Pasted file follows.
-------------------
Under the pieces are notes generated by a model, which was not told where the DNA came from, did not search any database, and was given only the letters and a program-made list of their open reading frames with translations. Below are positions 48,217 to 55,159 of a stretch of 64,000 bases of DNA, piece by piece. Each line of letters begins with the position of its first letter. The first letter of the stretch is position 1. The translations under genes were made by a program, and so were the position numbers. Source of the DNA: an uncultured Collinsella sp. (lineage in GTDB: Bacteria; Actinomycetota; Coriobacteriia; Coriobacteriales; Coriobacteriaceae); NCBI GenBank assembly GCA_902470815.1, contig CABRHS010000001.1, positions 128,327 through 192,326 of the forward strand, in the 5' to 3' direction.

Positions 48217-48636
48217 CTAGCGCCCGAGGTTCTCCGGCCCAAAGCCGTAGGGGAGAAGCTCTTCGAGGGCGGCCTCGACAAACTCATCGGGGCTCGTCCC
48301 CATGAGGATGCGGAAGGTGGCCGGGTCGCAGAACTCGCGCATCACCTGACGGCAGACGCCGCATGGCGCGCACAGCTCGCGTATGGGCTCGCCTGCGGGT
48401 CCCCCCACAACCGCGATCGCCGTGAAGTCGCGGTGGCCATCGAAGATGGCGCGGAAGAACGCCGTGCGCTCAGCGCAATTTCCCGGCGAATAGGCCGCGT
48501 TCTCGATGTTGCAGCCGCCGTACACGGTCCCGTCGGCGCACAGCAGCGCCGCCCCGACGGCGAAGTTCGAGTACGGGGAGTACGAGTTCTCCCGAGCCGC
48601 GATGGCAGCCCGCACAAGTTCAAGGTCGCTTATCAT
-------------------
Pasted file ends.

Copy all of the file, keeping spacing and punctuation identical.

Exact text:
Under the pieces are notes generated by a model, which was not told where the DNA came from, did not search any database, and was given only the letters and a program-made list of their open reading frames with translations. Below are positions 48,217 to 55,159 of a stretch of 64,000 bases of DNA, piece by piece. Each line of letters begins with the position of its first letter. The first letter of the stretch is position 1. The translations under genes were made by a program, and so were the position numbers. Source of the DNA: an uncultured Collinsella sp. (lineage in GTDB: Bacteria; Actinomycetota; Coriobacteriia; Coriobacteriales; Coriobacteriaceae); NCBI GenBank assembly GCA_902470815.1, contig CABRHS010000001.1, positions 128,327 through 192,326 of the forward strand, in the 5' to 3' direction.

Positions 48217-48636
48217 CTAGCGCCCGAGGTTCTCCGGCCCAAAGCCGTAGGGGAGAAGCTCTTCGAGGGCGGCCTCGACAAACTCATCGGGGCTCGTCCC
48301 CATGAGGATGCGGAAGGTGGCCGGGTCGCAGAACTCGCGCATCACCTGACGGCAGACGCCGCATGGCGCGCACAGCTCGCGTATGGGCTCGCCTGCGGGT
48401 CCCCCCACAACCGCGATCGCCGTGAAGTCGCGGTGGCCATCGAAGATGGCGCGGAAGAACGCCGTGCGCTCAGCGCAATTTCCCGGCGAATAGGCCGCGT
48501 TCTCGATGTTGCAGCCGCCGTACACGGTCCCGTCGGCGCACAGCAGCGCCGCCCCGACGGCGAAGTTCGAGTACGGGGAGTACGAGTTCTCCCGAGCCGC
48601 GATGGCAGCCCGCACAAGTTCAAGGTCGCTTATCAT